Monday, February 23, 2009

American Science Takes The Lead..

...with the ORNL Jaguar Supercomputer and UT's Kraken.

At this moment we are using both Jaguar and Kraken heavily and they have transformed the length and timescales of some of our MD simulations. Analysing the results, however, will take quite a while...

Tuesday, February 17, 2009

UTK will award Honorary Doctorate to Dolly Parton

See also:

From a Professor of Education at Edinburgh: "The criterion these days is often that the honorary graduate is well known rather than they have made a distinctive contribution in their particular academic field,” Smithers says. “Now that particular public relations genie is out of the bottle, it can’t be stuffed back in. And that is all right — providing nobody takes it too seriously"

Friday, February 13, 2009

Mathematicians Discover Largest Number

".....could lead to breakthroughs in fields as diverse as astrophysics, quantum mechanics, and Chicago asphalt contracting."

Saturday, February 7, 2009

Massive Increase in Science Funding?

Now that's real stimulus.:

..but a proposed $1.4bn NSF funding increase, which would have been a highly cost-effective stimulus measure in both the short and longer terms, has been shelved:

..and the reason for the cut may have not been an assessment of the economic effects of bolstered creative research in the broad sciences, but rather a response to improper internet use by a few NSF employees:

Monday, February 2, 2009

Reasons to be Cheerful, Part II

Great new results from the Tennessee lab:

Xiaolin C. - has now solid DOE funding.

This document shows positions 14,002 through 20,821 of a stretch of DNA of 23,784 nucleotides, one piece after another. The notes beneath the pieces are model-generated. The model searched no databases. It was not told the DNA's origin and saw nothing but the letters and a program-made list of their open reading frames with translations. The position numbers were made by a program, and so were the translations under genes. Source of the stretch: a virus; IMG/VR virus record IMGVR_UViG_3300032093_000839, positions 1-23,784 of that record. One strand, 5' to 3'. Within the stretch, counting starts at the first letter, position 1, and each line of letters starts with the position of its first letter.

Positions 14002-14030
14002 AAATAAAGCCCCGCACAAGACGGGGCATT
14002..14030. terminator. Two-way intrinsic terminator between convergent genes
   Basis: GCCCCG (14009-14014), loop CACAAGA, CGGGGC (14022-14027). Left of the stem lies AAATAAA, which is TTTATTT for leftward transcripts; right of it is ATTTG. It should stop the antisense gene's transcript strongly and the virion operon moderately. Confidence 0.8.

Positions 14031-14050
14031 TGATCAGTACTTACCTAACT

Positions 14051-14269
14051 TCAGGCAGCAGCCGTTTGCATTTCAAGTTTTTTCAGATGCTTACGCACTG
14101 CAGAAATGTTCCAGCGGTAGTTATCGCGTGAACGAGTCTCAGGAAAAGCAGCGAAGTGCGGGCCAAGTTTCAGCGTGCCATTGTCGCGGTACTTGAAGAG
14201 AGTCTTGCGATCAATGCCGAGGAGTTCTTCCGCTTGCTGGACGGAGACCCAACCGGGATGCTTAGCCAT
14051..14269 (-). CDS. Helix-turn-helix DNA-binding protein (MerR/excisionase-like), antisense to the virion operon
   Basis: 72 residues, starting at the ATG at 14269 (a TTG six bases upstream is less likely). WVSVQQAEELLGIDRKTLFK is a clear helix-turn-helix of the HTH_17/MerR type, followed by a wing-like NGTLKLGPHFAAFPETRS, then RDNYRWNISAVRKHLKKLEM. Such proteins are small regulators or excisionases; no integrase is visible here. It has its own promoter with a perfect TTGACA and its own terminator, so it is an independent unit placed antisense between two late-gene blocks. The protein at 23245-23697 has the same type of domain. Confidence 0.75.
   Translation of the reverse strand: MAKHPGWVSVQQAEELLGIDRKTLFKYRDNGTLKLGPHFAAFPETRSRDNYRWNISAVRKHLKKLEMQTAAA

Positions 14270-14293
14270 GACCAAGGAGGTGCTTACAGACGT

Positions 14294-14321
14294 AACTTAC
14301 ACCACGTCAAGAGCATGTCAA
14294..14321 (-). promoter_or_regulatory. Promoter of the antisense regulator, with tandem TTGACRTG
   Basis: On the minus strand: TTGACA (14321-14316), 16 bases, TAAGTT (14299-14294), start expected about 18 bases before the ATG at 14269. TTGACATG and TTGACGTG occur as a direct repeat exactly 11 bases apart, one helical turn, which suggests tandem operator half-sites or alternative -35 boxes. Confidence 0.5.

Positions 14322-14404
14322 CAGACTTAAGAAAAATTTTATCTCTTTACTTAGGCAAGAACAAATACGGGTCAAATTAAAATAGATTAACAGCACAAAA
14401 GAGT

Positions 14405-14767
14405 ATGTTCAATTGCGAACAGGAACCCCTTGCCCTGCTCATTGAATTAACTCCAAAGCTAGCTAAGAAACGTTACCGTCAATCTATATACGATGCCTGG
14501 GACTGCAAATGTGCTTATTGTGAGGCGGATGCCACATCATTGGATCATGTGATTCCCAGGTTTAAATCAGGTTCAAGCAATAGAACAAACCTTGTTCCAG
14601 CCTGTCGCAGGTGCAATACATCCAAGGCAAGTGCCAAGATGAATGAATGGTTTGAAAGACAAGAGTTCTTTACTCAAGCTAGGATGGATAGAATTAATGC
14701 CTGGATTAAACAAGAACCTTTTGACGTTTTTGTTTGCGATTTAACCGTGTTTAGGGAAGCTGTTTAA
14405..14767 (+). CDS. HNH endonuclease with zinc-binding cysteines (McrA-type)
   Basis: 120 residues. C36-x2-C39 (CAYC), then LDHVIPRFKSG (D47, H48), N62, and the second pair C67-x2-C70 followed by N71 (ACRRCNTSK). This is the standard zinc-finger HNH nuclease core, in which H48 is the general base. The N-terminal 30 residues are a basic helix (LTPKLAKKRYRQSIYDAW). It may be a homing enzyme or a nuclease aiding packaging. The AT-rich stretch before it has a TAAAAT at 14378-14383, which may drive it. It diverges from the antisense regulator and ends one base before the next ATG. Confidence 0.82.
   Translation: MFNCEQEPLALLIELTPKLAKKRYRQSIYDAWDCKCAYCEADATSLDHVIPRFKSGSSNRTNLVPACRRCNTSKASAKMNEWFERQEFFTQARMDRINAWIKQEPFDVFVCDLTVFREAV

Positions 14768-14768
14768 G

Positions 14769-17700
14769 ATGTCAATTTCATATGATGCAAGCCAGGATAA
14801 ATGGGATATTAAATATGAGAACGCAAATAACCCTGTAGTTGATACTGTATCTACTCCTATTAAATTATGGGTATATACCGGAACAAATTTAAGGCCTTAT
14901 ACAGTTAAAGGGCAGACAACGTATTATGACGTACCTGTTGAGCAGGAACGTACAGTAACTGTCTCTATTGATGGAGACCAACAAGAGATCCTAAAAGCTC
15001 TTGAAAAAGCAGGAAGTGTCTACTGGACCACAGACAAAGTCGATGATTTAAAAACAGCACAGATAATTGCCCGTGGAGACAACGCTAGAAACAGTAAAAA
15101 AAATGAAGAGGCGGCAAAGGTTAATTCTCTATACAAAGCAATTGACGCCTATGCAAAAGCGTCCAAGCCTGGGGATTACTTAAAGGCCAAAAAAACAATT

Jerome B - has recruited a great postdoc (Barbara)
Hong G. - was tenured.
Hao-Bo G. - is cranking out the neutron spin-echo protein simulation to very long times
Moumita S. - has discovered a cellulase reaction mechanism.
Jiancong X. - has characterised cellulosome cohesin-dockerin binding
Roland S. - scaled MD to 30,000 processors on the Jaguar supercomputer.
Krishnan - has understood methyl rotor responses to ligand binding.
Jerry P - has a Mer B mechanism in excellent agreement with experiment
Nikolai S - is beginnning to produce neutron plots
Barbara C - looks like she can screen 150 million ligands on Jaguar
Barmak M - got his badge
Benjamin L - has rejuvenated the SASSIM program and shown how cellulose diffracts

Saturday, January 31, 2009

$100M short out of $1.6bn

That's the budget cut for the UT System that appears to be looming.
How should this be effected?
The administration have repeatedly said they want to cut strategically rather than across-the-board. Presumably, in this case, the ORNL/UT link would be nourished, as it is hard to think of anything more strategically critical to UT than exploiting the world's best instrumentation in neutron scattering and supercomputing as well as the bioenergy emphasis, in order to climb up the rankings.